Crime & Courts

He was arrested after vandalizing his own car, and police unhappy he got away with it, they say

Michael David Anastasion draws messages on his car in Five Points in January before he was arrested by a Columbia police officer.
Michael David Anastasion draws messages on his car in Five Points in January before he was arrested by a Columbia police officer.

The Columbia man who was arrested in January after defacing his own car in Five Points was found not guilty of his charges.

Michael David Anastasion, 42, was charged with public disorderly conduct Jan. 13, according to the Columbia Police Department.

The incident occurred just before 1:30 a.m. on Harden Street in Five Points, when Columbia police said Anastasion appeared to be “grossly intoxicated” when he vandalized his own vehicle, writing politically-related obscenities all over the car.

A large crowd gathered as Anastasion defaced his Mercedes-Benz with profanities criticizing “your privilege,” “your education,” Republicans, President Donald Trump and “the U.S.A.”

“Black Lives Matter” also was written on the passenger-side front door.

Anastasion was unsteady on his feet and was shouting and cursing, the police said after arresting and charging the Columbia artist. When he was in handcuffs, police said Anastasion refused to comply with police commands and fell to the ground, injuring his knees.

On April 4, a judge found Anastasion not guilty of public disorderly conduct, reported. Anastasion's attorney, Neal Lourie, made a motion after the Columbia Police Department failed to turn over evidence pertaining to the charge.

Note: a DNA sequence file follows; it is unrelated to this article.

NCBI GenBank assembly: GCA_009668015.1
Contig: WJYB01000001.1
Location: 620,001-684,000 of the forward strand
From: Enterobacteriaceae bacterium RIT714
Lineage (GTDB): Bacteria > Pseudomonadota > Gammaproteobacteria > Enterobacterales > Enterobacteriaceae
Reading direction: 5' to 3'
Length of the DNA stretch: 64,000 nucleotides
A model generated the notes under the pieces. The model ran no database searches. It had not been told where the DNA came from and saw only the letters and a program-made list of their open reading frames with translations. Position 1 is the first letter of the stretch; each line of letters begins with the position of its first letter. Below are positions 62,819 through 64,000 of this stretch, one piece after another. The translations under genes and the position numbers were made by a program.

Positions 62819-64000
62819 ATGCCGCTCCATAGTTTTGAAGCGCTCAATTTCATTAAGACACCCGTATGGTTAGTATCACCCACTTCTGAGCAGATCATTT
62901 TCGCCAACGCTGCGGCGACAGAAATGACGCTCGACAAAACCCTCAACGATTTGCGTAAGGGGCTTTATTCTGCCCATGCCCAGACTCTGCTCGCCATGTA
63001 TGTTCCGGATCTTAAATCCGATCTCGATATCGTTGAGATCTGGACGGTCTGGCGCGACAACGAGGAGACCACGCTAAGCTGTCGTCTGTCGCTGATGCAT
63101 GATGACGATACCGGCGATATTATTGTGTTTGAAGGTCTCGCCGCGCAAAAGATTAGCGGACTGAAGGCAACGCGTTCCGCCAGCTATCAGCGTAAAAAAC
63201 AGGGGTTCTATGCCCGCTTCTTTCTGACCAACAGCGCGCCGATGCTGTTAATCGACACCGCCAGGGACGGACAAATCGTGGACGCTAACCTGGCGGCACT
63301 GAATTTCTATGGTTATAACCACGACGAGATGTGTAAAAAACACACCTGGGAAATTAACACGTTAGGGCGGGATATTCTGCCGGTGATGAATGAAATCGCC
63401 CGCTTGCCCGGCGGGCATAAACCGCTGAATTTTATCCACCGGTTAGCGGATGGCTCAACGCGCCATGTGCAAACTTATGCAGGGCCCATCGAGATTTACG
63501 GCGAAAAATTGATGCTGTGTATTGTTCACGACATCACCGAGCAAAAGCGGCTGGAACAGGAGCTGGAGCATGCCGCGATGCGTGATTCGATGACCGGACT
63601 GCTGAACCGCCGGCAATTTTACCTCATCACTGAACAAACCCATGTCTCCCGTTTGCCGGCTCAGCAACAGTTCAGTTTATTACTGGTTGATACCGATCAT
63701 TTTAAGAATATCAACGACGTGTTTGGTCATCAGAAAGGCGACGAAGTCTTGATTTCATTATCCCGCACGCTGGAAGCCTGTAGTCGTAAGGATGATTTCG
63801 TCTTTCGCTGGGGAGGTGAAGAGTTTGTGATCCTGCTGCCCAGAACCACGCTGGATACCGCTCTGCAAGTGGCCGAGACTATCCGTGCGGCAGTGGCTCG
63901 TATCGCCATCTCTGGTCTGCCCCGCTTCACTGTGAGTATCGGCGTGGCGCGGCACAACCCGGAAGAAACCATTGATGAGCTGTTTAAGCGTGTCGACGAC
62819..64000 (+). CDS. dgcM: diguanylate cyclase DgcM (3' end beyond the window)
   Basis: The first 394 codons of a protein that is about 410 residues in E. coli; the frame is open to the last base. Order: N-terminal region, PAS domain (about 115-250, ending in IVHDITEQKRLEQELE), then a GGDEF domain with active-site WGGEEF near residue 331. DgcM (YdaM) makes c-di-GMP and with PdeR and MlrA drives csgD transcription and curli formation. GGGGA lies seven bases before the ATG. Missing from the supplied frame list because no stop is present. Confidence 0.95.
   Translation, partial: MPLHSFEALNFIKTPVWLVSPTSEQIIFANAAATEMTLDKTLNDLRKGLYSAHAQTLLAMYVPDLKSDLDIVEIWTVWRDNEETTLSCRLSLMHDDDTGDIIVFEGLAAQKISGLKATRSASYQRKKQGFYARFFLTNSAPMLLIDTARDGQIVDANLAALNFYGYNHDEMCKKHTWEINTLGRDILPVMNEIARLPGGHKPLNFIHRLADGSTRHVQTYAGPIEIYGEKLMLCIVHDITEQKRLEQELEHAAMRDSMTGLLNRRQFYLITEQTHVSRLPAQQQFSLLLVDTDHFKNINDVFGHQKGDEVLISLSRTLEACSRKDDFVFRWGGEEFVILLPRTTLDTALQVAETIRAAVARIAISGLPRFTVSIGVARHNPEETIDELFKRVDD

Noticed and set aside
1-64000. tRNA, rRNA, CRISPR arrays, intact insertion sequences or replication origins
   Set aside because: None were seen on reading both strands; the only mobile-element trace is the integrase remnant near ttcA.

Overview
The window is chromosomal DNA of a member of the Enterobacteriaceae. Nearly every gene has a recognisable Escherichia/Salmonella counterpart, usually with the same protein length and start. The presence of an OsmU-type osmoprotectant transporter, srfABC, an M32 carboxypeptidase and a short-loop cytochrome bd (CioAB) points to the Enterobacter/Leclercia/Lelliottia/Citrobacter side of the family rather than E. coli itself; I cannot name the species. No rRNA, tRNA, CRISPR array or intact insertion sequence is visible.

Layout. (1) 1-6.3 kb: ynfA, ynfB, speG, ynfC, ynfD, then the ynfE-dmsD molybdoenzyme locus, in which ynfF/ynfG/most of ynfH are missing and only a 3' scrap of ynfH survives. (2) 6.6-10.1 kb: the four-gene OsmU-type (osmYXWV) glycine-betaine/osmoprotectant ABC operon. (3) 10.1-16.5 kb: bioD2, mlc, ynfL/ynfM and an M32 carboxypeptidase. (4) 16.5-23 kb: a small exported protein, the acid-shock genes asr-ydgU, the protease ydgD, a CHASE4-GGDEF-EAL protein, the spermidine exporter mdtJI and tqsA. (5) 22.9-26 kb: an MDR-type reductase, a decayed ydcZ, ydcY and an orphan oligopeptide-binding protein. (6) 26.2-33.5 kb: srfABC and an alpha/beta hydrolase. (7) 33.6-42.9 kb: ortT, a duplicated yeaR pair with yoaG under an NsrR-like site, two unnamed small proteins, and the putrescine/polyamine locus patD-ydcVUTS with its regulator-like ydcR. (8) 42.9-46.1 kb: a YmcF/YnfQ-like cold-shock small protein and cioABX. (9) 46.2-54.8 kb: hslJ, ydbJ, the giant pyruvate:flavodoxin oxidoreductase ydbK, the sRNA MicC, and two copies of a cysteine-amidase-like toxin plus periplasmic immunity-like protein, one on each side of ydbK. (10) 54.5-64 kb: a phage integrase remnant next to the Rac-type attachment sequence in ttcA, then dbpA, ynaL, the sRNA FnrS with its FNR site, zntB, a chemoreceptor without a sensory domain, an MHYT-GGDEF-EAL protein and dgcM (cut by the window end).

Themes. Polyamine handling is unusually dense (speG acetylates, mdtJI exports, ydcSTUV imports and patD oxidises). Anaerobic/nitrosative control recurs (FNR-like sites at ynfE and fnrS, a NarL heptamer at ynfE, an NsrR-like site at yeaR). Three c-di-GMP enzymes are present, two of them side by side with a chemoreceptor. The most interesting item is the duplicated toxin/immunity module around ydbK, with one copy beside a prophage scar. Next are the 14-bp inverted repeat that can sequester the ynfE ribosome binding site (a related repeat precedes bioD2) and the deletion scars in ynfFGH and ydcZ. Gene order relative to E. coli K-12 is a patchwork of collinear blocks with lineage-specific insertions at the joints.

"I would not have been arrested if I wrote 'USA USA, Go Gamecocks,'" Anastasion told

Anastasion might have felt vindicated, but Columbia Chief of Police Skip Holbrook had a different response.

"Based upon my review of this matter, I believe we had sufficient probable cause to bring a criminal charge against the subject in this case, although I admit the case was not properly handled in municipal court," Holbrook said in message to The State. "Whenever a highly respected and experienced lawyer makes a technical legal motion against a young unrepresented police officer, the people of Columbia are at a distinct disadvantage."

Holbrook said he is going to take steps to attempt to avoid a similar situation in the future.

Among them, Holbrook wants Columbia's prosecutors to be more involved during non-jury motions, so that an officer without courtroom experience isn't in a similar situation. Another way Holbrook will try to remedy that situation is by having experienced "Command Staff" officers attend non-jury days of court.

"This case is an example of our need to level the playing field in municipal court," Holbrook said.

Anastasion said he plans to sue the police department for violating his First Amendment rights and for unlawful arrest, reported. He said that his actions were a spontaneous art protest meant to speak out against his own white privilege and white privilege broadly.